The Arab world is following with great interest the story of Prime Minister Ehud Olmert, as this would constitute an inexplicable affair within Arab societies and regimes. Why so? Because in the Arab world the leader is society and society is the leader, and therefore the dismissal of a leader is akin to bringing the whole of society down.
And yet, we can divide the Arab public into four groups in terms of their attitude to the dismissal of a serving prime minister in Israel. These different attitudes are also reflected in talkbacks on Arab websites.
- 1. The Anti-Semitic group – Members of this group view Jews stereotypically and claim that they are cheap and greedy, particularly when it comes to money that isn’t theirs. The common perception in this group is that Jews are manipulative and therefore also dangerous and unpredictable. “These are the Jews and this is their language,” wrote one Saudi woman.
- 2. The nationalistic group – Members of this group view this affair as further proof that Israel is crumbling and chocking on its own corruption, until it will disappear. It is roughly the attitude exhibited by Iranian leader Ahmadinejad. This approach argues that the Arabs don’t need to do a thing, as Israel will destroy itself, because it was born in sin. Ahmadinejad’s statements served to boost this group and provided it not only with legitimacy but also with apparent proof that it is right. This group is very powerful in the Arab world and very prevalent in the media, with every negative event in Israel prominently featured and played up. The negative aspects will always be emphasized as further proof of Israel’s expected collapse at any moment now. For example: A news story about the number of emigrants overtaking the number of immigrants here in the past year was quoted extensively on Arab websites and prompted writers to declare that the Israelis are finally fleeing.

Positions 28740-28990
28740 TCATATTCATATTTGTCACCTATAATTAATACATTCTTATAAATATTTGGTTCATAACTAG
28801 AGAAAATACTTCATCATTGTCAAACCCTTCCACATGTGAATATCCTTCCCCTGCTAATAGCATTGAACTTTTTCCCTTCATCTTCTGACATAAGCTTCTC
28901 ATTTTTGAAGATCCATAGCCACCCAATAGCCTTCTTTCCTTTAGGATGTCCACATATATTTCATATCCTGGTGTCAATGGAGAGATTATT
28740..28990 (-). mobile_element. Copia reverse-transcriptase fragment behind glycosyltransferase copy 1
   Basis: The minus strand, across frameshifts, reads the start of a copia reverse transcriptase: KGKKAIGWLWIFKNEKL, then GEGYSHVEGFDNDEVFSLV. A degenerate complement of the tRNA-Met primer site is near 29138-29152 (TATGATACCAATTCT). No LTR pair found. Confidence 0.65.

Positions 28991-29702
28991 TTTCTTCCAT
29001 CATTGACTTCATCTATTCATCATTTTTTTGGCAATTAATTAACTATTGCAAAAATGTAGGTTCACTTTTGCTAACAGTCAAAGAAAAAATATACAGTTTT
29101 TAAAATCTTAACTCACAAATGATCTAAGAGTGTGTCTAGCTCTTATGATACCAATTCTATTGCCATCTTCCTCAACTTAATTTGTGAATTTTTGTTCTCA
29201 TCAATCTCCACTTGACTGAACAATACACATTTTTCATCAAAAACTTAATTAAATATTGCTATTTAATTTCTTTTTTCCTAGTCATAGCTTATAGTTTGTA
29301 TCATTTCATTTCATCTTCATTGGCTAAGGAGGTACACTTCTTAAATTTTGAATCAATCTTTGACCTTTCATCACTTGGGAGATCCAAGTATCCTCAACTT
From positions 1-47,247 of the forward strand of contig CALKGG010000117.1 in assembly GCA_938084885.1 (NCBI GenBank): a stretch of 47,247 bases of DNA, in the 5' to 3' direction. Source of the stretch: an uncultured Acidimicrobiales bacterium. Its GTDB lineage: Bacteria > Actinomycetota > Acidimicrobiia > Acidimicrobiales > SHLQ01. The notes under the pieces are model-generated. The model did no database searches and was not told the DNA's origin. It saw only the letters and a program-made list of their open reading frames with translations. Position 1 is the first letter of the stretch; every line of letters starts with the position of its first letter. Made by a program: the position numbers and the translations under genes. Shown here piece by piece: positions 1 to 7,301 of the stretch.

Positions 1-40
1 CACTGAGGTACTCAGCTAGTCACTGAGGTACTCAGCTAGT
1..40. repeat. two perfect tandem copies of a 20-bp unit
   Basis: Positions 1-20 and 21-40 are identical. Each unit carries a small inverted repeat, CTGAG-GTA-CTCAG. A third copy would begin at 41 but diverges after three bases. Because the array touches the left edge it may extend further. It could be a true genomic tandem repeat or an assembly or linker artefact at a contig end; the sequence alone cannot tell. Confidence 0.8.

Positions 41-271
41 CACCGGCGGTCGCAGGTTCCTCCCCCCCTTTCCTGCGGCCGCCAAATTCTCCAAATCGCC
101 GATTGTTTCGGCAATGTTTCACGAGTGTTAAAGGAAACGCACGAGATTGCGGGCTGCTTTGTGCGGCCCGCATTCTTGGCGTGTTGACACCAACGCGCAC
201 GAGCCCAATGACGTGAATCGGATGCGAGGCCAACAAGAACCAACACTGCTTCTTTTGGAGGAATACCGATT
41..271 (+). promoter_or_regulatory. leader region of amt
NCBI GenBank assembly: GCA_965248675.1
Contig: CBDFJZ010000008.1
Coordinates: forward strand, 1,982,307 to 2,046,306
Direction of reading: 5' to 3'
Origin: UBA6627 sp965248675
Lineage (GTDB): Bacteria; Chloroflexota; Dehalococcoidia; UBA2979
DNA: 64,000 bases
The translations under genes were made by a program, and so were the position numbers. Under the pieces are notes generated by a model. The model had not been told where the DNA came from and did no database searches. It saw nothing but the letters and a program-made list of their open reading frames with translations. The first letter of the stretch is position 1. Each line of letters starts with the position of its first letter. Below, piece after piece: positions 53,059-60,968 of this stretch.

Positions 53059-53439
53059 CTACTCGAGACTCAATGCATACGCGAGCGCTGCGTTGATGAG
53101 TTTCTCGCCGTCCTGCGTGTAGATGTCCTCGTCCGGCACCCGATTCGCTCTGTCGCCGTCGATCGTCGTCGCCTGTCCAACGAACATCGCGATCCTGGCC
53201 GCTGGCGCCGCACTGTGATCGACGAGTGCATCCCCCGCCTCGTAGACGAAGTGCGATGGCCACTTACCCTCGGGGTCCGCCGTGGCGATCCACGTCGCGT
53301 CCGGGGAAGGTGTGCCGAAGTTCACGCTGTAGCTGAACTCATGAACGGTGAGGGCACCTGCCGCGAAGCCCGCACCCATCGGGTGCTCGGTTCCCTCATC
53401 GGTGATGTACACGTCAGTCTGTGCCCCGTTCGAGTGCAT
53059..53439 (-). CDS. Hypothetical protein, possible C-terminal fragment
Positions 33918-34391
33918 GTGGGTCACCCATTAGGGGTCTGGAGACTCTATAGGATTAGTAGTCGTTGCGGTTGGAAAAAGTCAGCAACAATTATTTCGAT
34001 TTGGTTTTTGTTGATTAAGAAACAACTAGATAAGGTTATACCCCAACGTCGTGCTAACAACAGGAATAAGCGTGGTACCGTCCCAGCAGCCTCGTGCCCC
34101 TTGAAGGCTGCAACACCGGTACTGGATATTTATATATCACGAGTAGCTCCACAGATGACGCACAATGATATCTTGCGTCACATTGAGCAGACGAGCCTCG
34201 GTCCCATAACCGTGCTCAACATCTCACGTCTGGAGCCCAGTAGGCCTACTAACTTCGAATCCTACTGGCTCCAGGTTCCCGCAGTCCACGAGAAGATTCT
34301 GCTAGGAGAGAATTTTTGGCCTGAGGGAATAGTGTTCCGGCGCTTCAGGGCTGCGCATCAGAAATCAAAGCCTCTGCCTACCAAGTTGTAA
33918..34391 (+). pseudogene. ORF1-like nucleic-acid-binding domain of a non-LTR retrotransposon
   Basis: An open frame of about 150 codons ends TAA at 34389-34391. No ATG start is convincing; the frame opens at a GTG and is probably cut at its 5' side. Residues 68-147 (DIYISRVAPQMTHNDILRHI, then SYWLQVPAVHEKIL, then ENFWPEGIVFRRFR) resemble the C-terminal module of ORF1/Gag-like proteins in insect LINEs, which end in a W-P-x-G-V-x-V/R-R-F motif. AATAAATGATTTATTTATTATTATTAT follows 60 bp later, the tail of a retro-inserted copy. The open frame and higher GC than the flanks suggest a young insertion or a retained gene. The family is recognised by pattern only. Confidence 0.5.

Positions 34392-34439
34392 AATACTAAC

- 3. The conspiratorial group – The notion that Israel’s leadership is dominated by an immense secret plot aimed at hurting the Arabs is very common in the Arab world. That is, every time we see diplomatic progress or a chance for an agreement, that same secret plot topples the prime minister or prompts new elections. “Every Israeli PM, as a condition for being elected, must have a criminal case at the Prosecutor’s Office. This case will remain closed as long as he kills Arabs in general and Palestinians in particular. Yet if this PM considers peace with the Arabs or embarks on peace talks, the case against him opens,” wrote an Arab talkbacker.
- 4. The reformist group – Notably, most responses on the Olmert affair came from this camp. Members of this group are astonished not because of what’s happening in Israel, but rather, because the same thing will never happen in their own countries. In this group we certainly see jealousy of Israel, of its dynamic nature, and of its vitality. This group realizes that while in Israel the public controls its rulers, in the Arab world the rulers control the public. One surfer wrote: “If police in the Arab world could do what the Israel police did, then all the Arab rulers and their associates would be brought to court over bribery, corruption, and similar charges.” He added: “Transparency is the secret of Israel’s power.”
The fourth group is the one we should be counting on; this is our hope. This group will aspire to move closer to us, first and foremost in order to change its own society. It views Israel as a positive model for imitation and future cooperation. Indeed, even when it comes to such grave affair, there are still some rays of lights for Israel.